Graphic concept for auction theory

Auction Theorists Win 2020 Economics Nobel

Two economists whose work on how auctions work shone a much broader light on how people value and price goods and service have received the 2020 Nobel Prize in economics.

2 weeks ago

Father of Political Economy: Alberto Alesina, 1957-2020

Remembering the Italian economist who once wrote, “Racial animosity in the US makes redistribution to the poor, who are disproportionately black, unappealing to many voters. American political institutions limited the growth of a socialist party, and more generally limited the political power of the poor.”

5 months ago

Anne Case on Deaths of Despair

Economist Anne Case didn’t believe her eyes when she first identified the trend of what came to be called ‘deaths of despair’: looking at figures from the 1990s to the most recent data available from 2018, mortality among middle-aged, non-college-educated white Americans rose, stalled, then rose again.

6 months ago
William Nordhaus

AAPSS Awards Economist William Nordhaus 2020 Moynihan Prize

William Nordhaus, the Nobel Prize-winning economist who was the first macroeconomist to seriously consider how climate can be influenced by human behavior and that human action and economic policy can influence climate, will receive the 2020 Daniel Patrick Moynihan Prize.

7 months ago
Alvin Roth

Nobel Laureate Alvin Roth: Economics Can Save Lives

“Many people die without getting a transplant because there aren’t enough organs for the people who need them, living donor organs included. Sometimes, you might love someone enough to give him a kidney but you can’t give a kidney to the person you love, because kidneys have to be very well-matched. Kidney exchange is a way of getting some transplants done, even when patients and their donors are not well matched.”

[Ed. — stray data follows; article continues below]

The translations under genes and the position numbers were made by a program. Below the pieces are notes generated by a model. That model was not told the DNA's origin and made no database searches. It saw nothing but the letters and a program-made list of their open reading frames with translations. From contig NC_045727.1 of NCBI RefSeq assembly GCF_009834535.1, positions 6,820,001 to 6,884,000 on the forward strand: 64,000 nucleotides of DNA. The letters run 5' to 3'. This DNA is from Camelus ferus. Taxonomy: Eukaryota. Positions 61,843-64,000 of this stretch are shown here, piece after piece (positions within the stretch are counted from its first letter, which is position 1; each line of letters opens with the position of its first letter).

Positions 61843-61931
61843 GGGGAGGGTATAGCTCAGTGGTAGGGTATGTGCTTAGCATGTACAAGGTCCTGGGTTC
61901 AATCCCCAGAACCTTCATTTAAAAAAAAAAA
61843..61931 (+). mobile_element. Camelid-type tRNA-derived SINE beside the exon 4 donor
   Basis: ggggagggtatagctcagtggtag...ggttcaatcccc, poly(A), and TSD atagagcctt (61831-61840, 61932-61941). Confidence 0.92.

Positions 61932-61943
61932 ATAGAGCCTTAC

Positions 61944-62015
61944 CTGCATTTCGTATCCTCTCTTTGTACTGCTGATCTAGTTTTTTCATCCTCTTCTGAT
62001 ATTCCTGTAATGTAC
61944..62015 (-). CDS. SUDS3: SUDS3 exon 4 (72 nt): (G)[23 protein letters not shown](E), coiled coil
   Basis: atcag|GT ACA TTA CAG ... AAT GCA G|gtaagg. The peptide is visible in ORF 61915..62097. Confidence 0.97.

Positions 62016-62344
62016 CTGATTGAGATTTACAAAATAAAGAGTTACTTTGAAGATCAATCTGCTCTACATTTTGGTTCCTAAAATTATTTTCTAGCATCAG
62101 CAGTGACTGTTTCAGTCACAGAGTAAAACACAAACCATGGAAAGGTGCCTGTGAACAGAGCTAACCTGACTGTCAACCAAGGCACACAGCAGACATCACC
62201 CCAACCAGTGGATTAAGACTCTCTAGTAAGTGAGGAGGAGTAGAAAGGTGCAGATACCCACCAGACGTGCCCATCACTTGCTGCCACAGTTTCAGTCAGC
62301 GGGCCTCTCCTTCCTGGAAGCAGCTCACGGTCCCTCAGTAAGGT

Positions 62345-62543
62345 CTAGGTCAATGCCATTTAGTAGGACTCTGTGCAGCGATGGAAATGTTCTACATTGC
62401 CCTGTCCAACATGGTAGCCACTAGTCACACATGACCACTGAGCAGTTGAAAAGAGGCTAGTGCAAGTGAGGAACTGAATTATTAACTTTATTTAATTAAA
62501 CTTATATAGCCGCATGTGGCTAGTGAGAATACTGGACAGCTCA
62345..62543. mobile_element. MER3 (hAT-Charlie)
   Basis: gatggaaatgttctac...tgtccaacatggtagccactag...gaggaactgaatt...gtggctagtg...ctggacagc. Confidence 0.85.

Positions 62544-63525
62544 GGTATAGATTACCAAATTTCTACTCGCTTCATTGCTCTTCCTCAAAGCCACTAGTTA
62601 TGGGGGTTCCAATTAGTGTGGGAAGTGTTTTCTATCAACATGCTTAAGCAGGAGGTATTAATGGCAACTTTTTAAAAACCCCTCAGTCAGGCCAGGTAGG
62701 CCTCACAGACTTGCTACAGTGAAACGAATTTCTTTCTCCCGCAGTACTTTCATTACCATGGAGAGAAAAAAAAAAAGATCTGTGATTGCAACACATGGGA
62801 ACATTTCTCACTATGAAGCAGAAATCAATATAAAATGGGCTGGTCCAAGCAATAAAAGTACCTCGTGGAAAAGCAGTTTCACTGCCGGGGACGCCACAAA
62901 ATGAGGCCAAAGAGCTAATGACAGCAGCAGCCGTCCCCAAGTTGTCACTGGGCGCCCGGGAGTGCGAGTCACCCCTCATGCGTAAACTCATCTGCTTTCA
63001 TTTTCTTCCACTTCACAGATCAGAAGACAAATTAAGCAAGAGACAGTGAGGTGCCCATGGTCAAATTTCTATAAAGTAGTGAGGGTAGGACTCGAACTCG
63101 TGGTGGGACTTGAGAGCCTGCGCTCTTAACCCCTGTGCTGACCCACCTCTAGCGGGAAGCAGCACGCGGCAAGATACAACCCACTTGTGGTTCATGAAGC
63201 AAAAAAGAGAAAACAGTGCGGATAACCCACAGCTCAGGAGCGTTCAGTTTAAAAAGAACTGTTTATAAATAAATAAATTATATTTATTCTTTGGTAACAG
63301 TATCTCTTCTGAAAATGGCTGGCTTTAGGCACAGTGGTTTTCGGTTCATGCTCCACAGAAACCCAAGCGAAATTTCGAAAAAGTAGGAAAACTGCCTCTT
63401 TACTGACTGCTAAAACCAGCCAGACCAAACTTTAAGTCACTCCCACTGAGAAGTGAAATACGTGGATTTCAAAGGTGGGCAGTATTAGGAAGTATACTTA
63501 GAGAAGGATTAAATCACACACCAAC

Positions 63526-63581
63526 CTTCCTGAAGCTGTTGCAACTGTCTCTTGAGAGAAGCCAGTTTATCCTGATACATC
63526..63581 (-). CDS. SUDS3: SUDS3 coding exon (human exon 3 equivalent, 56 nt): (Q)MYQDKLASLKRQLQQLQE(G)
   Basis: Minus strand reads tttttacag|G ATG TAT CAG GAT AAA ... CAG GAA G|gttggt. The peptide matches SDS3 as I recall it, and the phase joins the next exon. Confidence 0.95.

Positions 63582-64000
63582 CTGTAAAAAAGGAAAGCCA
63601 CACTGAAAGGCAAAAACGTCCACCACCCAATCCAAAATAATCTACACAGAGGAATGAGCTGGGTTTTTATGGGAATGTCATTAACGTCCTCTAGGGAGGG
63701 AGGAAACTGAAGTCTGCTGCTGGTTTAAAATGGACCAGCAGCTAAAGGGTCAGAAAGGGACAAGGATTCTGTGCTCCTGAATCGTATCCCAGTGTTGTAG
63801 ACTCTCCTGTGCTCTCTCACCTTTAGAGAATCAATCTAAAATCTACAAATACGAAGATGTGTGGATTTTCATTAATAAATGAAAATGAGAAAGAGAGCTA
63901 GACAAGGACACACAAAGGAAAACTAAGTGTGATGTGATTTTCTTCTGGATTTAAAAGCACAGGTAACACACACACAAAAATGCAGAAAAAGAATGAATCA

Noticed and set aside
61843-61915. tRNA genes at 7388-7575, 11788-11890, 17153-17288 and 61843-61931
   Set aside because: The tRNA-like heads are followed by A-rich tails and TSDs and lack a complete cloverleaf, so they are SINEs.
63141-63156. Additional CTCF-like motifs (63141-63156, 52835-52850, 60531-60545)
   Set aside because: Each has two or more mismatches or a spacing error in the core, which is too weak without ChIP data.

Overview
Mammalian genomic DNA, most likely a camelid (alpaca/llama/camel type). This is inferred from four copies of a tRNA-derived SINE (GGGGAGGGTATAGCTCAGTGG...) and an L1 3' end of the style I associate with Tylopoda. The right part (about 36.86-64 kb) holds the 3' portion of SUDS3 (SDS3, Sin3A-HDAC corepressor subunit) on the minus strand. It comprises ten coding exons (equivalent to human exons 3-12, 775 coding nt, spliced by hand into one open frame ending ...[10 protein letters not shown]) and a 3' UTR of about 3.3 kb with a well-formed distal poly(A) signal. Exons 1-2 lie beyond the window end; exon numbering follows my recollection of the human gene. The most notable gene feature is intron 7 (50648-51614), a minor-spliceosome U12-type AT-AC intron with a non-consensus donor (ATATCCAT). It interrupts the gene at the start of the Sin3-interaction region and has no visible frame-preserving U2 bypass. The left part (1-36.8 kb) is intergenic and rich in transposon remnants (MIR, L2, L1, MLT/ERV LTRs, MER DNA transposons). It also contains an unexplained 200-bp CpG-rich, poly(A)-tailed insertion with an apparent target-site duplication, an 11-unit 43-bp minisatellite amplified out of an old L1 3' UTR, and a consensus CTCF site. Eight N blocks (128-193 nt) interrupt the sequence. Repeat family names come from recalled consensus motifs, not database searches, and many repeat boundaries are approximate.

12 months ago

Economics Nobel 2019: Why Banerjee, Duflo and Kremer Won

The Sveriges Riksbank Prize in Economic Sciences in Memory of Alfred Nobel 2019 (commonly known as the Nobel Prize for Economics) has been awarded to Abhijit Banerjee, Esther Duflo and Michael Kremer “for their experimental approach to alleviating global poverty.” Through the award, the Nobel committee recognized both the significance of development economics in the world today and the innovative approaches developed by these three economists.

1 year ago
An economy is an evolutionary system

Opinion: Economic Theory Needs a Major Overhaul

Current mainstream economic theory needs an overhaul. Modern advanced economies are complex, evolving systems, which cannot continue to be understood only through aggregate quantity. Sergio Focardi discusses the explanatory power of qualitative (in addition to quantitative) understandings of the market.

1 year ago

Jonathan Portes on the Economics of Immigration

Britain’s former chief economist knows a thing or two about the impact of immigration on native Britons. In this Social Science Bites podcast, he reviews what data can tell us about the UK’s current heavy inflow — such as that new arrivals create both supply AND demand.

1 year ago
Paul Johnson at lecture

Economist Paul Johnson Says the Known Knowns Are Killing Us

Paul Johnson had one key theme in his SAGE Publishing lecture for the Campaign for Social Science: Long-term policy needs to be developed across government based on a broad understanding of the social and economic trends. And there is little evidence that this lesson is being heeded.

2 years ago

Economics Nobel Recognizes Nature and Knowledge

Two academics who have integrated what might have once seemed like non-economic externalities into economic models have been awarded the 2018 Nobel Prize in economics. The winners are William D. Nordhaus of Yale University, cited for integrating climate change into macroeconomic analysis, and Paul M. Romer of New York University’s Stern School of Business, cited doing the same with technological innovations.

2 years ago
Martin Shubik

The Well-Rounded Game Theorist: Martin Shubik, 1926-2018

Martin Shubik, an economist,  game theorist and political scientist whose sense of persepctive, and of humor, infused his voluminous work on complex and vexing questions, has died at age 92. He died August 22 at his home in Branford, Connecticut; Shubik had been on the faculty at nearby Yale University since 1963.

2 years ago